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Bernie Sanders Files Bill to Tackle Puerto Rico’s Fiscal, Economic Woes

By on June 9, 2016

SAN JUAN — On the same day the U.S. House approved the Puerto Rico Oversight, Management & Economic Stability Act, or Promesa, Sen. Bernie Sanders (I-Vt.) filed a measure that seeks to present yet another alternative to tackle the island’s fiscal and economic woes.

As previously reported, the Vermont senator and Democratic presidential hopeful announced last week his plans to file legislation to help the commonwealth restructure its debt and spur the island’s battered economy. The Puerto Rico Humanitarian Relief Act, or S. 3044, was referred to the Senate Finance Committee, which is chaired by Sen. Orrin Hatch (R-Utah).

Democratic presidential candidate Sen. Bernie Sanders, I-Vt., speaks during a campaign stop at Great Bay Community College, Sunday, Feb. 7, 2016, in Portsmouth, N.H. (AP Photo/John Minchillo)

Sen. Bernie Sanders, I-Vt. (AP Photo/John Minchillo)

The filing takes place amid legislative discussion of Promesa — a bipartisan bill that would establish an independent, fiscal oversight entity, which would be in charge of administering debt-restructuring tools and efforts for the island. Promesa is being touted by a majority of Republican lawmakers as the only option to address the commonwealth’s fiscal crisis without spending U.S. taxpayer money — a key condition for the GOP’s support.

Sanders’ measure would recognize the Federal Reserve’s authority to provide emergency financing to the commonwealth. The bill would grant the island’s public corporations with access to Chapter 9 bankruptcy protections, on a prospective basis.

Moreover, the bill would create the Reconstruction Finance Corp. of Puerto Rico — an entity to be run by a seven-member board and designed to assist in the commonwealth’s debt-restructuring efforts.

What’s more, the bill calls for ensuring that the Puerto Rico Commission for the Comprehensive Audit of the Public Credit continues its work and allow Puerto Rico not to pay any debt issued against the island’s Constitution. Holders of affected bonds would be prompted to “seek redress from the investment banks that helped market and sell these unconstitutional instruments,” reads a copy of the bill obtained by Caribbean Business.

Last week, the commission unveiled a preliminary report in which they question the validity of a couple of recent debt issuances by the commonwealth, while urging for the need to receive the necessary funding to continue its auditing process.  

Meanwhile, Sanders’ measure would also seek to improve federal healthcare funding, and calls for providing $10.8 billion over the next five years to modernize Puerto Rico’s infrastructure, an initiative that would create 140,000 jobs, according to a summary of the bill. It would also grant Puerto Rico with access to the federal earned income and child tax credits.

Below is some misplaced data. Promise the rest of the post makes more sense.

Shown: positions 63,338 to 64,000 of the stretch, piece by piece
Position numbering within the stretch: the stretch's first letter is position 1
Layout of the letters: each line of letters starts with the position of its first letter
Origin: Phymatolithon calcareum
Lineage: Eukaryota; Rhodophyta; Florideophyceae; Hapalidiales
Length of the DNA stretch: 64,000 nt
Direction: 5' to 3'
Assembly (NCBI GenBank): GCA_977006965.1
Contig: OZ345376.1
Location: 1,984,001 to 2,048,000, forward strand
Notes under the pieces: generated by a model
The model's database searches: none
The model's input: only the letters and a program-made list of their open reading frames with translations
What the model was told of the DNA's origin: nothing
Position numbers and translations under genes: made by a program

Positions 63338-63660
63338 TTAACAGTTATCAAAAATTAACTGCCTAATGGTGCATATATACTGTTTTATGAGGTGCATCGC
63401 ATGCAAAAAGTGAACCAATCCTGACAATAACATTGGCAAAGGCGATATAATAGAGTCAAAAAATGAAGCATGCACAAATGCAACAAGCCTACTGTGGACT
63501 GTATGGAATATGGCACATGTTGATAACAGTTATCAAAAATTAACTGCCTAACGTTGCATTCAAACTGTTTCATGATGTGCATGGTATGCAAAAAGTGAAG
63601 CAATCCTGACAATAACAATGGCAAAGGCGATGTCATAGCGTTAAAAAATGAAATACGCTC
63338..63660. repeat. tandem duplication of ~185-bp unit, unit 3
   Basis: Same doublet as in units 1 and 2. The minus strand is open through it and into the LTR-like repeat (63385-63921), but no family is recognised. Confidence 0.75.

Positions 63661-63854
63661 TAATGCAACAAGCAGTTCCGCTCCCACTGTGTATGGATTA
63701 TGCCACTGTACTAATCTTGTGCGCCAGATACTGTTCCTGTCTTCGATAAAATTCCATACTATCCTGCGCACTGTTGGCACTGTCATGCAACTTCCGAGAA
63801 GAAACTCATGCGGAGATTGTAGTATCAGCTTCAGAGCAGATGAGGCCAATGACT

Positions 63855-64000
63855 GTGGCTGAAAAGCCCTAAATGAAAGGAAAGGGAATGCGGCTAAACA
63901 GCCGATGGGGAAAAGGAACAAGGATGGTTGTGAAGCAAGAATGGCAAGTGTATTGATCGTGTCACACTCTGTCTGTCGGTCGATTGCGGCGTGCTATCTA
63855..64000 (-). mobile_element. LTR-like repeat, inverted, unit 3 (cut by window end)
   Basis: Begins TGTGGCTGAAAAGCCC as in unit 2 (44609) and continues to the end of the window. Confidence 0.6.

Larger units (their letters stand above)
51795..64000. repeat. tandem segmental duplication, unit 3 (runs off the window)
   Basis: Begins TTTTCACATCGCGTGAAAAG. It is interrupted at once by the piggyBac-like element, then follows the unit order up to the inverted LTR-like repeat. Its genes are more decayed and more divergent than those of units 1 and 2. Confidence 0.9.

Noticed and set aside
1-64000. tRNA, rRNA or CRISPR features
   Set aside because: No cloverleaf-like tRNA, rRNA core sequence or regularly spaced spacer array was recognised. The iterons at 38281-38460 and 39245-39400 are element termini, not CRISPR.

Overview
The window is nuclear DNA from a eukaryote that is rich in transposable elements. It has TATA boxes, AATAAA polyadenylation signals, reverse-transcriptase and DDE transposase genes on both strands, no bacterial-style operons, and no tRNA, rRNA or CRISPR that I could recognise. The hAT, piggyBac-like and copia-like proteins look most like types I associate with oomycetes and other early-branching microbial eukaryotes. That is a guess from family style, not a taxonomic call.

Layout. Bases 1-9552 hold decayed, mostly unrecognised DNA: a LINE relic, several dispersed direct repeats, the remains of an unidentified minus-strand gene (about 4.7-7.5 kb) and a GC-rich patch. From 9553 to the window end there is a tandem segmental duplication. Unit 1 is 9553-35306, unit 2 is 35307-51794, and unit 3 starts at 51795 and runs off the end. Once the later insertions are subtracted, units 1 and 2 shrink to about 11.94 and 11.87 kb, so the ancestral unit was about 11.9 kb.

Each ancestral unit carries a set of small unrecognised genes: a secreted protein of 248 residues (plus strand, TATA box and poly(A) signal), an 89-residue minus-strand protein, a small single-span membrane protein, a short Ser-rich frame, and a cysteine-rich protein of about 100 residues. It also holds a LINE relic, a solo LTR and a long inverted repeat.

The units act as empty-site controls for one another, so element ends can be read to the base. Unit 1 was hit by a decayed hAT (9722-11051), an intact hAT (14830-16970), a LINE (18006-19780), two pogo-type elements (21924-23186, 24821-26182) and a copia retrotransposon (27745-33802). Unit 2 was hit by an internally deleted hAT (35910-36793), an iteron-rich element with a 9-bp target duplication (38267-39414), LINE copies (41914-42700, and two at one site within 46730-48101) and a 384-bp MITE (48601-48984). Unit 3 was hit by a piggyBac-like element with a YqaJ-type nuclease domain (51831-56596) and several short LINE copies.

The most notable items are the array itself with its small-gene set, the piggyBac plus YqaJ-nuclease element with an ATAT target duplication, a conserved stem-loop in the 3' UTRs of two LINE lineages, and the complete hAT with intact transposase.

A process would be established to allow Puerto Rico and municipal governments to file for insolvency with the proposed public corporation, which would also be allowed to lend money to the commonwealth and its instrumentalities. It would be capitalized through the U.S. Treasury’s Exchange Stabilization Fund.

Upon an insolvency filing, a legal stay and a moratorium on debt payments would be imposed, and affected bonds “would be written down to whatever the current owner paid for [it],” reads a summary of the bill. The new entity would then buy those bonds at said price, resetting their par value.

“This section makes clear that the pensions of ordinary investors should be protected, and that Wall Street speculators should not be able to profit from the misfortune of [Puerto Rico’s people],” the document further states.

The entity’s board members would need to be all Puerto Rico residents, to be chosen by the island’s governor (2), Legislature (4) and the U.S. President (1).

As for the island’s political status, the bill calls for “a vote or a series of votes” in which Puerto Rico’s people can decide whether to become a state, an independent country or be allowed “to reform the current commonwealth” status. The federal government would be required to “respect and honor the will of the people of Puerto Rico,” and votes would need to take place by January 31, 2018, with a transition process be put into place by January 31, 2022.

As for the bill’s healthcare provisions, they seek “to ensure Puerto Rico receives payments under Medicare and Medicaid that are at least equal to payments received by all states,” reads the bill’s summary. For instance, it would increase Medicare payments to healthcare providers, remove caps on Medicaid funds and fully apply the federal poverty level limitation.

Another section would add Puerto Rico, particularly Vieques, to the Centers for Disease Control & Prevention’s National Environmental Public Health Tracking Network, which studies health, exposure and environmental hazard information in 26 states. It would also award a grant for a three-year study of Vieques’ environmental and health factors.

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